This might seem weird, but think about it. They make “dem money”, they don’t make for the best Casanova and they will never find the time to cheat on you (unless you count the fair lady named “The Internet”).
According to evolutionary psychologists, there are two most noticeable traits of an ideal husband: money and power (in both physical and economic sense). Being one of the most profitable industries of the twenty-first century, the tech industry has spit out a fair number of ridiculously wealthy people basking in the shimmering sunlight of our praise and admiration.
However, the stereotypical techie doesn’t necessarily possess the best physical abilities that would’ve otherwise made him the perfect mating material. But in the modern world of segregated labor you can typically find either a brainiac or a jock, but rarely a mix of both. And the former will almost always have a higher chance of earning a greater salary. So if they are all capable and most of them willing to provide us with the resources women need to successfully raise our offspring, why are we often so repulsed by the idea of ending up with a techie?
The general consensus is that women today want more than diamonds and flowers, they want time, attention and a hint of social awareness.
Unfortunately, evolutionary psychology claims that our poor programmers, who generally posses a type S(systematizing) brain (as opposed to an empathizing one), have none of that desired social awareness. The notion that men working in the tech industry are incapable of being the caring loving partner has been supported throughout the past few decades since the time working in tech started becoming popular. The novel Virtual Love written by Kim Malone Scott about her romantic and professional experiences working in tech is an evident example of such a negative preconceived notion of all tech guys. She describes an anecdote of her former partner (who just so happens to also work in the industry) proposing to her via Email, which leads her readers to believe that such impersonal treatment is the general rule in her line of work. Surely, these arguments seem reasonable and applicable to our current situation, right?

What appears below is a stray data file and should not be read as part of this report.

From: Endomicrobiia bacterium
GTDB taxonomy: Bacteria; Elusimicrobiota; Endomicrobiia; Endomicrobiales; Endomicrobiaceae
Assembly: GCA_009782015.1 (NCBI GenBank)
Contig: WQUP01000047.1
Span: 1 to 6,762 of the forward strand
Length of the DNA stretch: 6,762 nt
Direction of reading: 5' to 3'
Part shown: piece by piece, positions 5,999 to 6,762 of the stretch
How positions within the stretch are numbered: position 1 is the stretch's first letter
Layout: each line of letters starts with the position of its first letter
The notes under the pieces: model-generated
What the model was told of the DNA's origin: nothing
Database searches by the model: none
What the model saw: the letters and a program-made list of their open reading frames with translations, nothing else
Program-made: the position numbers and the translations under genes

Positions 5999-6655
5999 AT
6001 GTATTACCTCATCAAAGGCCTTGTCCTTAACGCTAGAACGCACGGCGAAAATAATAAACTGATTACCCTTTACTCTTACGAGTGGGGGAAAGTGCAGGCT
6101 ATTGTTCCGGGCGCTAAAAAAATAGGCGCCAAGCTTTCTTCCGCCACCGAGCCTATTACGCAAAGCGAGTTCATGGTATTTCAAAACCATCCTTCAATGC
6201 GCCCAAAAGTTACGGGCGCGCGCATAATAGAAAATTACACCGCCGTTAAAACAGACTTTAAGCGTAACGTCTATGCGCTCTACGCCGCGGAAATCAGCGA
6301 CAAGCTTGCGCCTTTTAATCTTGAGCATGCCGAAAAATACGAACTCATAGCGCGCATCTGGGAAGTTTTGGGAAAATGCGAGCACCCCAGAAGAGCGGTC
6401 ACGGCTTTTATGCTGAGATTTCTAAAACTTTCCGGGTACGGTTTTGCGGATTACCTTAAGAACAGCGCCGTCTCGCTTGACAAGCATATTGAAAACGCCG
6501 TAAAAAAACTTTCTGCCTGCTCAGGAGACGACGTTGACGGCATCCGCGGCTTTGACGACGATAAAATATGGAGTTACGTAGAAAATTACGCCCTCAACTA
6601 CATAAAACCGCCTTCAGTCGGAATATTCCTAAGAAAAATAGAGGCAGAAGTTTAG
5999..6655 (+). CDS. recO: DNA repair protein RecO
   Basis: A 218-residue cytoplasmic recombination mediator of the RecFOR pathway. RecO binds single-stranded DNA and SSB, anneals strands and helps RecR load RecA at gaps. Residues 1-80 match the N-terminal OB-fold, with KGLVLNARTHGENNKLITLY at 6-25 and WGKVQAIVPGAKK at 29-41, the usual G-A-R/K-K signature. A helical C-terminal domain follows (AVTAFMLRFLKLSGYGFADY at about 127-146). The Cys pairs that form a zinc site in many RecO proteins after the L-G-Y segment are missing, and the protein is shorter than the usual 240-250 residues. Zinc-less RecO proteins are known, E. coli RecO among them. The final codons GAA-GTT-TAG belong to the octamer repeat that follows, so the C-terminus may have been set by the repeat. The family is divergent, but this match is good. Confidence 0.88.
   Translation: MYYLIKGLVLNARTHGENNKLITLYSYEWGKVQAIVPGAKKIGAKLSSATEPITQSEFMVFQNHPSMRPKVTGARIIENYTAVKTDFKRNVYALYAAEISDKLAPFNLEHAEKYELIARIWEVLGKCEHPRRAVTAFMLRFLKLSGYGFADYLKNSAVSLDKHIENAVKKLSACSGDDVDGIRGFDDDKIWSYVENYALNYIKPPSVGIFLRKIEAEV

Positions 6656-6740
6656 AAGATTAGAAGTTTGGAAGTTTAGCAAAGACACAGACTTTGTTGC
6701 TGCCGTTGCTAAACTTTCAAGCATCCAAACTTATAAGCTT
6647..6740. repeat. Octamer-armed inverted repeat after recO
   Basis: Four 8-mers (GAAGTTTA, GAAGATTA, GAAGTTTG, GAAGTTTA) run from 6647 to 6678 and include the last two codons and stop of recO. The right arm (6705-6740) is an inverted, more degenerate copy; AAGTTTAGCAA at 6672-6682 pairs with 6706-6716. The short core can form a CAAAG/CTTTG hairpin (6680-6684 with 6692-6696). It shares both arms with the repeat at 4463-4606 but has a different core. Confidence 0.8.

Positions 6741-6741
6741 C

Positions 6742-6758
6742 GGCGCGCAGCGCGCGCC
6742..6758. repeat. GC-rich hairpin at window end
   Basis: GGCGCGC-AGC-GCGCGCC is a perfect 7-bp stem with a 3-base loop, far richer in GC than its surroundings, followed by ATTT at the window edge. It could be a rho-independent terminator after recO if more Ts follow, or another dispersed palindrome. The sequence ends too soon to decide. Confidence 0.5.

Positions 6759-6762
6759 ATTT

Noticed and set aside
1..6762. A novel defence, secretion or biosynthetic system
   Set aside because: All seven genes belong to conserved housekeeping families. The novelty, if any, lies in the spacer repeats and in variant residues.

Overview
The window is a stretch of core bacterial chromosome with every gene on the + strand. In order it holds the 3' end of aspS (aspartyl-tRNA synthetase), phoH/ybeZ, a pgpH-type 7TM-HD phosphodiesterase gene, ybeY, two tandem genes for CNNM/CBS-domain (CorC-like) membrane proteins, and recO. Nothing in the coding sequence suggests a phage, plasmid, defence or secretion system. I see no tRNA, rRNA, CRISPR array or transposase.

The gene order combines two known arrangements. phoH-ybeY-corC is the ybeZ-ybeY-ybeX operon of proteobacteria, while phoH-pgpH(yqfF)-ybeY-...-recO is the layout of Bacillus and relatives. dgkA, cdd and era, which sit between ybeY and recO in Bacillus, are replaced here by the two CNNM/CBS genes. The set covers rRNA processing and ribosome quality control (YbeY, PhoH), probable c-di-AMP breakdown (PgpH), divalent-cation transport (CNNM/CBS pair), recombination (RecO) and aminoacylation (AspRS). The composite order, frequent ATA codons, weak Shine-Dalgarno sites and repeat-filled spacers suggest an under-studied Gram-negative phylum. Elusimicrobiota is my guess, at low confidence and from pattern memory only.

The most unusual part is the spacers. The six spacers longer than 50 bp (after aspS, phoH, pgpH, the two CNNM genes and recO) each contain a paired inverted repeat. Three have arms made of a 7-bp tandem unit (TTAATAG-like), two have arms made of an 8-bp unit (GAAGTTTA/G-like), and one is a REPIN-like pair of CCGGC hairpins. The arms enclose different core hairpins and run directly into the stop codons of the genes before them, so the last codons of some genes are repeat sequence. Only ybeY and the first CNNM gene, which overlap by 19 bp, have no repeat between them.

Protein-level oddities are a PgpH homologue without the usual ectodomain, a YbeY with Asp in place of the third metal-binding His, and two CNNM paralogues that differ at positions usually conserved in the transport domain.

Wrong. I beg the readers to stop with the nonsense and check the dates on the publications that they refer to as evidence. I beg the readers to think about the economic growth of the tech industry and its expansion into other parts of our economy, into industries like medicine and food production, into businesses that require not only clever algorithms, but smart and human applications.
Things have changed. Being a successful techie is not just about the amount of time one spends behind the computer learning the ins and outs of the Internet. Being successful in the tech industry today means being entrepreneurial. It means knowing that technology is a tool that has the power to lead humans to a better world, recognizing and attacking the problems that can be solved utilizing our technical brain.
In my short two years navigating the tech community around the Bay Area, I have been lucky to meet the minds that I believe will change tomorrow. I’ve met college dropouts. I’ve met competition winners. I’ve met hackathon planners. And if there is one thing they all have in common that is incredible charisma. They also tend to live in the same house.
So no, the title of my blog is not ironic. Next time you attempt to escape a blind date, because they have just said the words: “I run a tech startup”, stop and think about how much improvement in the form of non-existent car accidents this person can offer the world and how